The United States said Tuesday the U.N. Security Council must respond urgently and seriously if Syria fails to keep its pledge to halt offensive military operations by April 10.
U.S. Ambassador Susan Rice told reporters that Syrian forces have been continuing offensive operations and the United States "is concerned and quite skeptical that the government of Syria will suddenly adhere to its commitments."
President Bashar Assad's government has agreed to international envoy Kofi Annan's peace plan and the April 10 deadline to halt the violence and pull troops and heavy weapons out of towns and cities.
Bashar's regime has been using force for the past year to try to put down what began as a peaceful civilian uprising.
A Syrian government official on Tuesday said troops began pulling out from some calm cities and heading back to their bases. But the claim could not immediately be verified, and activists near the capital Damascus denied troops were leaving their area.
Western leaders have been skeptical of Assad's promises, because he hasn't followed through in the past.
"What we have seen since April 1 is not encouraging," Rice said.
If the Syrian government uses the window before April 10 to intensify the violence rather than de-escalate attacks, "it would be most unfortunate, and it would be certainly our view that the Security Council will need to respond to that failure in a very urgent and serious way."
Under Annan's plan, the Syrian government's withdrawal of troops and military equipment would be followed by an overall cease-fire _ first by government forces and then by opposition fighters _ to pave the way for talks. The plan also calls for an immediate daily two-hour halt to fighting so humanitarian aid can reach suffering civilians.
Rice said "it's the hope _ although I wouldn't say the expectation _ of members of the council that indeed when we review the situation after April 10, the violence will have ceased on the part of the government and we will be in a realm of considering how the council can reinforce that halt to the violence."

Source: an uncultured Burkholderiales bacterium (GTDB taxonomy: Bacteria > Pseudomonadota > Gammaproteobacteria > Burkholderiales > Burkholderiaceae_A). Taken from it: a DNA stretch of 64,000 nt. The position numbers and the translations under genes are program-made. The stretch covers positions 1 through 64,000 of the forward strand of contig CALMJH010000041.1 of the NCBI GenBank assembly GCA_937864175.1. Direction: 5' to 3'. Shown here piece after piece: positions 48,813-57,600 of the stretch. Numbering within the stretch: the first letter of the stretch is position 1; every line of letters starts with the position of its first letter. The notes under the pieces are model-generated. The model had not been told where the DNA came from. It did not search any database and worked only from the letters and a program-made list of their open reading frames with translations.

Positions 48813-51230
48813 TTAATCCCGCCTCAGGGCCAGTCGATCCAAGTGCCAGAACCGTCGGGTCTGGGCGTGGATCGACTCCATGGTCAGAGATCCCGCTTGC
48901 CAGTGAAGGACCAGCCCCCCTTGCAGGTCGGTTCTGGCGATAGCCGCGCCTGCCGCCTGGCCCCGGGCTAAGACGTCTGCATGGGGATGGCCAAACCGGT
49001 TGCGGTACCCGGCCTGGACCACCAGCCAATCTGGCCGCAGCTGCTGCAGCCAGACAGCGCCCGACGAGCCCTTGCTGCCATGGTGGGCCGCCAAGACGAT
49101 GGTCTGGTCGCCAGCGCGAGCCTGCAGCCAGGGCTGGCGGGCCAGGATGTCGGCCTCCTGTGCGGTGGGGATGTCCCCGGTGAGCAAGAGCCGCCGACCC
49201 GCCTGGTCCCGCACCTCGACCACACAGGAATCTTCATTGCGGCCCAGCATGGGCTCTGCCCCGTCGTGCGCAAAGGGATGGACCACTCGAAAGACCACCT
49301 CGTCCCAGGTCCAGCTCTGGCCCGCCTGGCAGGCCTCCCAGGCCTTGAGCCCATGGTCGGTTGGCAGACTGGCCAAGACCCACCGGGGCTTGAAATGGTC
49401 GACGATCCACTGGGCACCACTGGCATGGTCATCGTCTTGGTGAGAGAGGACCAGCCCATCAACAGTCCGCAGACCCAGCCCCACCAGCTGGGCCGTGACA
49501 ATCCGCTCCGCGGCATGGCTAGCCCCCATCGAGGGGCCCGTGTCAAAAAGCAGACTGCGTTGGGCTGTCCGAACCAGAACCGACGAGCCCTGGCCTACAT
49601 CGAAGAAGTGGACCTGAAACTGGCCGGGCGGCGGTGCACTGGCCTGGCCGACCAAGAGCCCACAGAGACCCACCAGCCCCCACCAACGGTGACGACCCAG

Annan told the council that if Syria meets the deadline, and this can be verified, then the opposition would have 48 hours to wind down its military activities so there would be a complete cessation of hostilities, his spokesman Ahmad Fawzi said Tuesday.
The United States and France circulated a draft presidential statement to the Security Council on Tuesday supporting Annan, the joint U.N.-Arab League envoy. France's U.N. Ambassador Gerard Araud said it could be approved Wednesday or Thursday.
Rice said the draft would "underscore the central importance of the Syrian government adhering to its commitment to halt all offensive actions by April 10."
If Syria doesn't halt the violence, she said the United States will consult with other Security Council members on "appropriate next steps."
Russia and China have vetoed two Security Council resolutions condemning Assad's crackdown on protesters and have ruled out even mentioning the possibility of future council action against Syria.
But the two countries have strongly supported Annan's mission and the deadline.
If the Syrian regime fails to halt the violence by the target date, Rice expressed hope that the climate in the council would improve and all 15 member would "see the wisdom of delivering not just a strong message but strong actions that might change the calculus of the government in Damascus."
Such actions could include an arms embargo and economic and political sanctions.
Russia has a keen interest in seeing Annan's plan succeed, given Moscow's role as Assad's key ally, and urged Damascus to quickly comply with his proposal.
Russia's Foreign Ministry said in a statement Tuesday that it had been informed that Damascus had begun fulfilling its obligations, but it gave no details.